4.1 Under no circumstance shall a transfer of a commission constitute the transfer of liabilities between periti (or partnerships of periti).

4.2 The outgoing perit shall remain liable for the professional services s/he has completed until the date of the transfer becomes effective.

4.3 The incoming perit shall be liable for the professional services s/he provides from the date the transfer becomes effective onwards.

4.4 The handover information should be sufficiently detailed to clearly demarcate the liabilities of both outgoing and incoming periti, and is to include a clear indication of all services rendered and works erected by the effective termination date.

 

Perit André Pizzuto
President

 

[1] Notification to the BCA can be effected via eApps (Avoidance of Damage tab) or via email info@bca.org.mt

[2] Notification to the PA can be effected via eApps (Submit Correspondence tab)

[3] Notification to the Commissioner of Police can be effected via email on pulizija@gov.mt

[4] Notification to the SCH can be effected via email on monitoring.sch@gov.mt

[5] The PA’s Change of Perit form and the BCA’s Change of Responsibility form are to be submitted by the outgoing perit.

[6] For the purposes of this Directive, a written agreement, which can be in the form of a contract, letter of engagement, or quotation approval (including via email), shall include as a minimum:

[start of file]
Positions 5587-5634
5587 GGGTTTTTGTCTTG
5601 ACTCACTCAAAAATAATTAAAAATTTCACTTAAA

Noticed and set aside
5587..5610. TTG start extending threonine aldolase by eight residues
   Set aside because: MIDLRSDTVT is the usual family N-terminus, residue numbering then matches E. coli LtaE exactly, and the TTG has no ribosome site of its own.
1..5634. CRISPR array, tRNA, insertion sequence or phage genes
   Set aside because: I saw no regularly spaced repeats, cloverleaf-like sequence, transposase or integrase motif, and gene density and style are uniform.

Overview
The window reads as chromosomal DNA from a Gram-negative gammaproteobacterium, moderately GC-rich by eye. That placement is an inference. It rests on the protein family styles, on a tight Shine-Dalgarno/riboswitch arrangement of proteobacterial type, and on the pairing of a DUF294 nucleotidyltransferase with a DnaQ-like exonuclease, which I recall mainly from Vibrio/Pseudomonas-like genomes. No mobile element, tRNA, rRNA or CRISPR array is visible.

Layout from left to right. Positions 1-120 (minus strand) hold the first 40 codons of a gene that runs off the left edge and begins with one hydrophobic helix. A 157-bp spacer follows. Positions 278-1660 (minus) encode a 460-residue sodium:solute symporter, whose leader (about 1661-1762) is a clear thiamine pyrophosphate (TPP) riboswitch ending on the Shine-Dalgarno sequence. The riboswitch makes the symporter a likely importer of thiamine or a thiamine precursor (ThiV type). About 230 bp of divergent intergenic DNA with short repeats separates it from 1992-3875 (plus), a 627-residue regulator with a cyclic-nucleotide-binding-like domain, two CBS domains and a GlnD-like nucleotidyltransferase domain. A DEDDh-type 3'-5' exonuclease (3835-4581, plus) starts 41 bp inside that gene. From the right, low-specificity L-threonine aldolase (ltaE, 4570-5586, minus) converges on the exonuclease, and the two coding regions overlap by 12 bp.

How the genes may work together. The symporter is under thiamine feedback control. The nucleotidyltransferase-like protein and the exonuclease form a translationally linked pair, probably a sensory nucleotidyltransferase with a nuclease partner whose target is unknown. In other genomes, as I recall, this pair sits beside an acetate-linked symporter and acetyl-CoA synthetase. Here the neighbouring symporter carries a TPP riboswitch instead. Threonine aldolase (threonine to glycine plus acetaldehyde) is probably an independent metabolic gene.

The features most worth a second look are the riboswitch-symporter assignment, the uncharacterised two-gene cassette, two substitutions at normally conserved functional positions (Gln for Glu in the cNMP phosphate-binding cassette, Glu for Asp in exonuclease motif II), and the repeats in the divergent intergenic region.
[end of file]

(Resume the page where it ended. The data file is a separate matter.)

• confirmation that the client has accepted the perit’s offer to provide clearly specified services;
  • the remuneration the perit will receive from the client in exchange for the services agreed upon;
  • the date of such agreement.

[7] Periti are advised to refer to Directives DIR 01/15 and DIR 02/18 for further detail on intellectual property rights held by periti.

 

 

 

Draft Directive Consultation: Transfer of Commissions

The transfer of commissions, projects and tasks from one perit to another is generally a delicate and potentially complex transition which can give rise to a number of issues related to ethics, commercial interests, and intellectual property rights.

In 2009, the Council of the Kamra had, at the behest of the General Meeting, issued a Directive that sought to govern the transition from an ethical perspective. The focus at the time was not to stifle the possibility for the incoming periti from delivering their professional services and not to unduly harm clients who may be victims of vexatious requests for payments from outgoing periti. As a result, Directive 04/09 had stipulated that outgoing periti must hand over projects to the incoming perit even if there are outstanding payments due.